20. Accelerated search for materials with targeted properties by adaptive design

    NASA Astrophysics Data System (ADS)

    Xue, Dezhen; Balachandran, Prasanna V.; Hogden, John; Theiler, James; Xue, Deqing; Lookman, Turab

    2016-04-01

    Finding new materials with targeted properties has traditionally been guided by intuition, and trial and error. With increasing chemical complexity, the combinatorial possibilities are too large for an Edisonian approach to be practical. Here we show how an adaptive design strategy, tightly coupled with experiments, can accelerate the discovery process by sequentially identifying the next experiments or calculations, to effectively navigate the complex search space. Our strategy uses inference and global optimization to balance the trade-off between exploitation and exploration of the search space. We demonstrate this by finding very low thermal hysteresis (ΔT) NiTi-based shape memory alloys, with Ti50.0Ni46.7Cu0.8Fe2.3Pd0.2 possessing the smallest ΔT (1.84 K). We synthesize and characterize 36 predicted compositions (9 feedback loops) from a potential space of ~800,000 compositions. Of these, 14 had smaller ΔT than any of the 22 in the original data set.

  1. Designing for Change: Interoperability in a scaling and adapting environment

    NASA Astrophysics Data System (ADS)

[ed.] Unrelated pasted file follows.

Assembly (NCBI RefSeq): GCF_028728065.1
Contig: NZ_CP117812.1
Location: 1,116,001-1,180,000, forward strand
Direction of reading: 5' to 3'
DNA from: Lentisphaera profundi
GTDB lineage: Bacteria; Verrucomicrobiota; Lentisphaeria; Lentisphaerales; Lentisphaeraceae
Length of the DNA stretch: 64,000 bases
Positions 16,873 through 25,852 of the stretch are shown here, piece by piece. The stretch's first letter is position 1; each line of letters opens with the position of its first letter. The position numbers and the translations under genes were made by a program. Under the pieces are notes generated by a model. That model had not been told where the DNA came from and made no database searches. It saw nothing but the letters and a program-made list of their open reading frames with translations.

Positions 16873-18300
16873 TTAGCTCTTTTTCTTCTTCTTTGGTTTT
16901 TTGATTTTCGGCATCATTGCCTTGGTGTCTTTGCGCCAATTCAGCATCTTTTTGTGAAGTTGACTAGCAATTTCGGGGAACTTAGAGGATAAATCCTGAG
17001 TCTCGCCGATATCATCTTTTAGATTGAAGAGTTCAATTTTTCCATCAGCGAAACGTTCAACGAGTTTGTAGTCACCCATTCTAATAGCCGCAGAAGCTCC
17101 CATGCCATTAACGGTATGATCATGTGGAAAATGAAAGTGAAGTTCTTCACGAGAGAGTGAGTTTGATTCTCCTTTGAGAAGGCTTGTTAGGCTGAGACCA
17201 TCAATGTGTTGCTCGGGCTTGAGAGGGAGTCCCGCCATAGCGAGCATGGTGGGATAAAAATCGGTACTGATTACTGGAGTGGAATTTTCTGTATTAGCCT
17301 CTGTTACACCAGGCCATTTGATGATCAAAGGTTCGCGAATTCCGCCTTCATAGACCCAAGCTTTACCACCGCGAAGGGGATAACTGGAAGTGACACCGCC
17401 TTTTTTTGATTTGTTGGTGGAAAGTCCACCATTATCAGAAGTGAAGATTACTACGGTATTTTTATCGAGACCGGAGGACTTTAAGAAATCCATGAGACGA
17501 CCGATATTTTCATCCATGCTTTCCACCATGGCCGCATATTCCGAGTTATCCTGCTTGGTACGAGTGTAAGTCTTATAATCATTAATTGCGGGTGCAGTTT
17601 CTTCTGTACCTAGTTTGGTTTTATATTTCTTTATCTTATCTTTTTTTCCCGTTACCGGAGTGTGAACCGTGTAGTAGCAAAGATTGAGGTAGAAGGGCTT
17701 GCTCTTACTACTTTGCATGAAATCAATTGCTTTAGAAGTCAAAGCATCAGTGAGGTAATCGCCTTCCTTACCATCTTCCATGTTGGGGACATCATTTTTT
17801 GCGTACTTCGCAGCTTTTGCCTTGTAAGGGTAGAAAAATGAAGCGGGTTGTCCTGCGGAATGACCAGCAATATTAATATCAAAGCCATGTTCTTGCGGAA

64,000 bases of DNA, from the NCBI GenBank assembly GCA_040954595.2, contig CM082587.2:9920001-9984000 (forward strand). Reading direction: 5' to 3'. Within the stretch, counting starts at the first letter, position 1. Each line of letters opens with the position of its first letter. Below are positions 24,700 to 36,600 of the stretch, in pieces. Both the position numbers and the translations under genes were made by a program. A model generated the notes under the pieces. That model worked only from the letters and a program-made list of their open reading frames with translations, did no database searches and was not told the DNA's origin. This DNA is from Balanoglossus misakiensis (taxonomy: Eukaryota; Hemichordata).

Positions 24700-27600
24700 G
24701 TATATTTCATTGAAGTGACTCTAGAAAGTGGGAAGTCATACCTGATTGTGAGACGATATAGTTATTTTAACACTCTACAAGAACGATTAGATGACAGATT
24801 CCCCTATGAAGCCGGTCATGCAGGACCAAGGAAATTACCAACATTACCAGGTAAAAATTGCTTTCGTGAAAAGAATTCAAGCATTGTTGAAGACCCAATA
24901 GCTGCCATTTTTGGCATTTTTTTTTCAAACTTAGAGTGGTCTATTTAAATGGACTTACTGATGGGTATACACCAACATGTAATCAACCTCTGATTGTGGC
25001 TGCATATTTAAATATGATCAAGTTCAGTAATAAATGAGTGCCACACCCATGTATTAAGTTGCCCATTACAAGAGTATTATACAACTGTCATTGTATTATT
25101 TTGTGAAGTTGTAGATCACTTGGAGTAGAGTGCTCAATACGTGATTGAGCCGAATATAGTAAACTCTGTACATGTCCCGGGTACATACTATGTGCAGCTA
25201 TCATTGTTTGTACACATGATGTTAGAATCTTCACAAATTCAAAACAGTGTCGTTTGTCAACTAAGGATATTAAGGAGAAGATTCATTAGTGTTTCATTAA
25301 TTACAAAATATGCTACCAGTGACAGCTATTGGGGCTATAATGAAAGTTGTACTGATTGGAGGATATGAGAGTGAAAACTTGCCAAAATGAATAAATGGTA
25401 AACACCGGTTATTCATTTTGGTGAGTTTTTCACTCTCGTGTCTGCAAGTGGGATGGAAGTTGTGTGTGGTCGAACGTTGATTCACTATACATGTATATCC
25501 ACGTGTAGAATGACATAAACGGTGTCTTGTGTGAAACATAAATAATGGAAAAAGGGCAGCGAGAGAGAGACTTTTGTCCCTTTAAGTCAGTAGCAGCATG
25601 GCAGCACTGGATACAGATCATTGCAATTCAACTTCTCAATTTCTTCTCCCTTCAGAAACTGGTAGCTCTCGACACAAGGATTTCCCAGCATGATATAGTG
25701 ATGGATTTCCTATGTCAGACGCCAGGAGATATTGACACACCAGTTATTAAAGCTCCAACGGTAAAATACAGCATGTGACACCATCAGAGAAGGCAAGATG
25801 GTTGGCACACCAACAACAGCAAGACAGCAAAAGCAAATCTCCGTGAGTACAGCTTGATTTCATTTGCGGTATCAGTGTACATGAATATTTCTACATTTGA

Yarmey, L.

    2015-12-01

    The Earth Science cyberinfrastructure landscape is constantly changing. Technologies advance and technical implementations are refined or replaced. Data types, volumes, packaging, and use cases evolve. Scientific requirements emerge and mature. Standards shift while systems scale and adapt. In this complex and dynamic environment, interoperability remains a critical component of successful cyberinfrastructure. Through the resource- and priority-driven iterations on systems, interfaces, and content, questions fundamental to stable and useful Earth Science cyberinfrastructure arise. For instance, how are sociotechnical changes planned, tracked, and communicated? How should operational stability balance against 'new and shiny'? How can ongoing maintenance and mitigation of technical debt be managed in an often short-term resource environment? The Arctic Data Explorer is a metadata brokering application developed to enable discovery of international, interdisciplinary Arctic data across distributed repositories. Completely dependent on interoperable third party systems, the Arctic Data Explorer publicly launched in 2013 with an original 3000+ data records from four Arctic repositories. Since then the search has scaled to 25,000+ data records from thirteen repositories at the time of writing. In the final months of original project funding, priorities shift to lean operations with a strategic eye on the future. Here we present lessons learned from four years of Arctic Data Explorer design, development, communication, and maintenance work along with remaining questions and potential directions.

  2. Accelerated search for materials with targeted properties by adaptive design.

    PubMed

    Xue, Dezhen; Balachandran, Prasanna V; Hogden, John; Theiler, James; Xue, Deqing; Lookman, Turab

    2016-01-01